Also if training to cover lots of weapons systems, not all guns have slide stops, or they're not all in the same position. Going over the top and racking the slide will work with everything.

    It's the SUL priniciple. Simple. Universal. Logical.
     
  15. P07r0457

    P07r0457 New Member

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    Dunno. The safeties are in diff locations on all my firearms, so that's not "U" But I still manage.
     
  16. 2L Bunny

    2L Bunny "It's only a Rabbit"

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    Exactly, that's one thing that's unavoidable if you train with different weapon systems. But the slide stop/ slide racking is something that's avoidable in training.
     
  17. P07r0457

    P07r0457 New Member

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    racking the slide is generally a 2-handed maneuver... What gives you the luxury to assume you will have both hands free?
     
  18. 2L Bunny

    2L Bunny "It's only a Rabbit"

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    If you don't have 2 hands free that's where damage control drills come in handy. Practice using the slide stop, or your belt, or leg to rack the slide. If you only have 1 hand, then you're doing full 1 handed reloads or malfunction drills.
     
  19. AB13

    AB13 New Member

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    Beat me to it. It's actually the universally preferred method in defensive schools all around to use the slingshot method. It's the reason why Gaston designed his guns the way he did and did not initially design the slide release to actually be used to thumb engage it.

    There's also a preferred way to sling shot it as well utilizing the technique where your thumbs are pointed towards you when you slingshot it. Because of your hand muscles and gun positioning.

    I can always identify the shooters on the line that has had any kind of proper training by the way they handle their firearm.
     
  20. AB13

    AB13 New Member

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    That's where you utilize the back webbing of your knee to retain the pistol while you perform a mag change and then utilze eihter your buckle, or the back of your heel to rack the slide of your gun. I can even rack the slide of my gun with one hand and perform a tap rack with my knee and one hand.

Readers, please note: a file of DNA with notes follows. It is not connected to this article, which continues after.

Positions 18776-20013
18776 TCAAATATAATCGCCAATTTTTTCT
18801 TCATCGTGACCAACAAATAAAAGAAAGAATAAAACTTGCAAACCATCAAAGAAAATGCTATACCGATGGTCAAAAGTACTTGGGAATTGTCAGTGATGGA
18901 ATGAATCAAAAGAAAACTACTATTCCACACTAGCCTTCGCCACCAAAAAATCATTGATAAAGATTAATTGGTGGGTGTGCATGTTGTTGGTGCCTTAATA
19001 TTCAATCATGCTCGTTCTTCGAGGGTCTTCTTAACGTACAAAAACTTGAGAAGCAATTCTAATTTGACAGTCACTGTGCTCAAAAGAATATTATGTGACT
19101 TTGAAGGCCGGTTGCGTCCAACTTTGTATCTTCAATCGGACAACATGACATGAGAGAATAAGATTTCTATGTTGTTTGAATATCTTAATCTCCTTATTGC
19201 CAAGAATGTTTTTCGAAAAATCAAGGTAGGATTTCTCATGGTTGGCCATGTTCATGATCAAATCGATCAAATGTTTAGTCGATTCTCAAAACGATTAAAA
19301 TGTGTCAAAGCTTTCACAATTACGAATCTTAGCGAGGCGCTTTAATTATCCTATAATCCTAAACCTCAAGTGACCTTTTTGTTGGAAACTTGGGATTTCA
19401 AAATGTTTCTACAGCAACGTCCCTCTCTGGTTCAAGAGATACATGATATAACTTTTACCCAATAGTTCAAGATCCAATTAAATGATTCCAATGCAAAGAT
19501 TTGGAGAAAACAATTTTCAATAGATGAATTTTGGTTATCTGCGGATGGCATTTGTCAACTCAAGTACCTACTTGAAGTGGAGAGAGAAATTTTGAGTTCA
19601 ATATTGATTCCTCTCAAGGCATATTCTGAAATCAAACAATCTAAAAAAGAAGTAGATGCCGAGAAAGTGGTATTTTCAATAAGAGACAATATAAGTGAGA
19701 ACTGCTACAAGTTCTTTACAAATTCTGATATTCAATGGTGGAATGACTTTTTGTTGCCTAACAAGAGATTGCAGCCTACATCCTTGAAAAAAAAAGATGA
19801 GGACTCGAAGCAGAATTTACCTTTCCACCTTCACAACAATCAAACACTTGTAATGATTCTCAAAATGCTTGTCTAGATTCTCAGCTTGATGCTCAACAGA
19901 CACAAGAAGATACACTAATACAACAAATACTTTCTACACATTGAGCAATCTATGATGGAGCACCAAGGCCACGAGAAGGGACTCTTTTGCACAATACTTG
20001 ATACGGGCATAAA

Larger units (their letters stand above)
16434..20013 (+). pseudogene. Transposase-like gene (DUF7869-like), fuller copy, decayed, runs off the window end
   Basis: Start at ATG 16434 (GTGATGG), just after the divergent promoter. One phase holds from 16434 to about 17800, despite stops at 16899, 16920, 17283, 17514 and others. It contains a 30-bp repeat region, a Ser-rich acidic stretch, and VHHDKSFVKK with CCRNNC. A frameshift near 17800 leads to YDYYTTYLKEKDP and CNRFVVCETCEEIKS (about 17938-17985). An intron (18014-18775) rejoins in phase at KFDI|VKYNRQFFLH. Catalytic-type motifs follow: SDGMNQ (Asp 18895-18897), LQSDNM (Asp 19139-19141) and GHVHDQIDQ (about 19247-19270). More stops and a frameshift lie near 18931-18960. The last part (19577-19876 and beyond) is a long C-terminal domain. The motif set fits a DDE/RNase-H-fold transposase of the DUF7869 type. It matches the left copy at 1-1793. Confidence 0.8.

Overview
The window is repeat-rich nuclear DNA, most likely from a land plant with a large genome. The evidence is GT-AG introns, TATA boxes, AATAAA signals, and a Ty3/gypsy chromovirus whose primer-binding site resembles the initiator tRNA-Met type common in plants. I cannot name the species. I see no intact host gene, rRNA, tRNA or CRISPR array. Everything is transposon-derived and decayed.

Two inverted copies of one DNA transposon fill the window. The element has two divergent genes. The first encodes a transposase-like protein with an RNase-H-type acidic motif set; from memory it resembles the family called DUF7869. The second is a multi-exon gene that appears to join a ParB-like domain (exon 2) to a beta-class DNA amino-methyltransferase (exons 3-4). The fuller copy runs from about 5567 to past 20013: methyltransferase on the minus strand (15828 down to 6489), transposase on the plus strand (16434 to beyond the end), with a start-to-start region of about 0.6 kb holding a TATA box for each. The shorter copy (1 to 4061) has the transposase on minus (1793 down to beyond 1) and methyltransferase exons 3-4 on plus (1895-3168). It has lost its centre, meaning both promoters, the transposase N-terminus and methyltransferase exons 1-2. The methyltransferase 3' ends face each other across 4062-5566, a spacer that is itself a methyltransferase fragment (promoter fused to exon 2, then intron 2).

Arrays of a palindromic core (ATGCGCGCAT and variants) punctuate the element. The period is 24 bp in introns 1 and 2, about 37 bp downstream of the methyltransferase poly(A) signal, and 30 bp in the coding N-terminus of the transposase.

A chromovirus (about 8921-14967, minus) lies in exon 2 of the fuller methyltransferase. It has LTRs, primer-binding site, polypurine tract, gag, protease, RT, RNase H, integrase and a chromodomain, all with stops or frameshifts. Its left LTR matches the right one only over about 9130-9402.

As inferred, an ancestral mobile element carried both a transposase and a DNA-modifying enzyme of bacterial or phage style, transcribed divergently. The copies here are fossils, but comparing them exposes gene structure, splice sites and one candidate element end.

Being a well rounded and proficient defensive handgunner is much more than putting rounds in a designated target. Sounds like 2L knows a thing or two. :bigthumb:
     
  21. JaimeZX

    JaimeZX Formerly of :Sep 2001: fame - Also: Sprout Crew OT Supporter

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    I shoot left handed and just push the slide stop with my trigger finger. :dunno:

    Also, the advantage of 1911s (and HPs I suppose) is the ability to squeeze-check the chamber and also squeeze-chamber a round. Makes one-handed work much easier. :bigthumb:

    Thinking I might get this thing. :big grin:
     
  22. P07r0457

    P07r0457 New Member

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    OR I could just use the slide release. kthxbye.
     
  23. NEp8ntballer

    NEp8ntballer New Member

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    you also run the risk of missing the slide stop with your thumb, especially if a person has to move their hand. Any time my Kimber FTFs, probably from me anticipating a little and limp wristing it as a result I just have to move the slide a little bit back, let it go and all is right in the world. sometimes it takes a little bit of pressure to get it to lock though.

    serrations are there for a reason, and a hi power has the front end thinned a little bit for easy gripping.

    I don't see how hard it is to time slingshotting. You pull it back till it won't go back any further and just let it go while moving your hand rearward or keeping it in the same place.

    the average gunfight for a civilian usually doesn't involve a mag change, so it really isn't a problem.
     
  24. Fedge

    Fedge New Member

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    Very true. Most of my HPs have had trigger work done. And, I still prefer my 1911s. But, the HP is a superb weapon in its own right.
     
  25. Fedge

    Fedge New Member

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    The reason for carrying a spare mag is less about needed the extra ammunition, and more about malfunctions. If the magazine in your weapon has a catastrophic failure, you need to be able to quickly and effectively make a mag change. If the floorplate blows out, maybe the follower gets bent to all hell--whatever the issue, carrying a second mag ensures that you've got the ability to clear a mag-related failure.